Leveraging the Power of Images for your Personal Brand as well as your Business
We live in a world that is more imaged based than ever before – when looking for a job, a resume is no longer sufficient; employers are using sites such as LinkedIn to learn more about who it is that is applying, and the first thing they see is the profile picture of the candidate. Similarly, company web and social media pages are using imagery to convey a message/provide an impression that is often harder to convey using words.
There’s a good reason for this – our brains process images in under 15 milliseconds, which is over 25 times faster than the eye can blink, and certainly faster than you can read even a single word. When we look at an image, we immediately develop an impression/feeling/sense from the image – sometimes this is conscious, but very often the impression is subconscious and we’re not necessarily aware of the impact the image has on our thinking about what we’re seeing. As a marketeer or a person who wants to enhance their own personal brand, it’s important to think about what message(s) you want the image(s) to convey to provide a lasting and impactful profession. Here are some suggestions to help you craft images that create the impression you’re looking for:
1) Have the images be of high quality – while there are many images being created by cell phones they can’t match the capabilities of a real camera in hands of someone with the right equipment and experience. Besides the number of megapixels, lighting, what’s in focus/out of focus, background, etc.. all play into what constitutes a high-quality image. Each of these elements plays an important role in the impression you’re looking to create.
2) Use images created specifically for the purpose in mind – if you’re a job seeker or building a personal brand for business purposes, using a picture of you at the beach or leaning up against a tree likely isn’t the right imagery. If you’re a business, going with stock photography for key elements of your imagery vs. showing real people in the real environment of your company (or your customers) creates more of a realistic, trustworthy impression (while the stock image industry is HUGE, and they are absolutely useful in many situations, there is no substitution for the real thing).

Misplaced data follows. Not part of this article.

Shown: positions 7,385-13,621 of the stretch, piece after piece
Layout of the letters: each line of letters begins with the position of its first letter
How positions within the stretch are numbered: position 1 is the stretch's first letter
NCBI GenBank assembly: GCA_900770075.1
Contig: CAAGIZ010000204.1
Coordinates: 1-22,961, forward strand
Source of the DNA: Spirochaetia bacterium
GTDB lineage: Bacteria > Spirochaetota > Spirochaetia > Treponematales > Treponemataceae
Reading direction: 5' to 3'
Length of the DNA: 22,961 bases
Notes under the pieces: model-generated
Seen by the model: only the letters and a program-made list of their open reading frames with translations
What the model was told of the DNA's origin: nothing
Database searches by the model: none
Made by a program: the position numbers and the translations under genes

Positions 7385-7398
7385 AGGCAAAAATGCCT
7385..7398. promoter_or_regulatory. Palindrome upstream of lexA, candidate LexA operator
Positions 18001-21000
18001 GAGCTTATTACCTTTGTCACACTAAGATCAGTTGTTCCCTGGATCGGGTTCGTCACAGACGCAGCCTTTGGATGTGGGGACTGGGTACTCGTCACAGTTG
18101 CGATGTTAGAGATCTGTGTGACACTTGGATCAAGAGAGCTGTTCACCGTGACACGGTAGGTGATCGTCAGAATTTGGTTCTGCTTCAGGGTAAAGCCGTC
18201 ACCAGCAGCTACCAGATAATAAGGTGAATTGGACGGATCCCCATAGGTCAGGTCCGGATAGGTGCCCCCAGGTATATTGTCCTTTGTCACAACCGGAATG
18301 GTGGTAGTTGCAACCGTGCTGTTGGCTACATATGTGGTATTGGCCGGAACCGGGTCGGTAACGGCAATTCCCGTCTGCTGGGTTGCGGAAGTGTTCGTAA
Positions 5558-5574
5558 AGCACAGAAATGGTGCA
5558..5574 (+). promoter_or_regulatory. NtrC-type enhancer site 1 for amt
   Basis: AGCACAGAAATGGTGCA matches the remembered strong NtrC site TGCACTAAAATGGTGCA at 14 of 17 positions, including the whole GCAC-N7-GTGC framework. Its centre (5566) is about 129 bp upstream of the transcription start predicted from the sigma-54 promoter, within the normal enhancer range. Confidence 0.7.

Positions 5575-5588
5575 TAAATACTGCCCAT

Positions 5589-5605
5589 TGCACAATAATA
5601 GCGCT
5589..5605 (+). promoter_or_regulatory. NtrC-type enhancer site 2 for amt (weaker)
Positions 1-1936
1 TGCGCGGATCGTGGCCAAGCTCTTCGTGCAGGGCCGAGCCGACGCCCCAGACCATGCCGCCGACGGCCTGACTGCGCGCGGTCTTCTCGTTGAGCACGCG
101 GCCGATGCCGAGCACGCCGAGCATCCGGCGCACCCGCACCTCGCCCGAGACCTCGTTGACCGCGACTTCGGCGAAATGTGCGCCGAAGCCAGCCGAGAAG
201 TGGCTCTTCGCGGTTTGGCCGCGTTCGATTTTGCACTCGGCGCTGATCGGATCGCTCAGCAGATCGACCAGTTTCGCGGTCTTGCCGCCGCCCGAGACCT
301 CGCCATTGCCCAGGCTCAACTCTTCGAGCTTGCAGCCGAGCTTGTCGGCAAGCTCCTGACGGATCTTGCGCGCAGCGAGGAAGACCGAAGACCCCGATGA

3) The images should be created and utilized in the context of a larger campaign/branding/messaging vs. “just because” - showing a picture of the old car you’re restoring on your company website when you’re selling services isn’t relevant (unless you’re selling car restoration service). Each image plays a role in the messaging/impression and should be carefully created and/or chosen. Showing employees, your offices/environment, the results of your work (if appropriate) all can help support the impression you’re trying to create.
4) Lighting, colors, camera angle, size of the subject in the frame, overall look, etc. all matter – in addition to the quality of the image, these elements all combine to help create the mood/messaging/impression. If you’re promoting yourself as a young children’s author, having a dramatic headshot as your profile picture is inconsistent with (and indeed pulls in the opposite direction of) what you’d like to convey about yourself.
5) The imagery should support the word-based content of whatever media/platform/collateral it’s being used in – the old saying “a picture is worth a thousand words” should be taken very literally. If you’re using imagery, think of it as a very long paragraph (or paragraphs) – it should be consistent with (and supportive to) the word-based (or graphic based) content surrounding it.
Using imagery is a powerful tool that helps to create the impression of you or your company’s brand to the viewer in an instant – utilize this tool wisely and with careful thought in order to achieve the best results.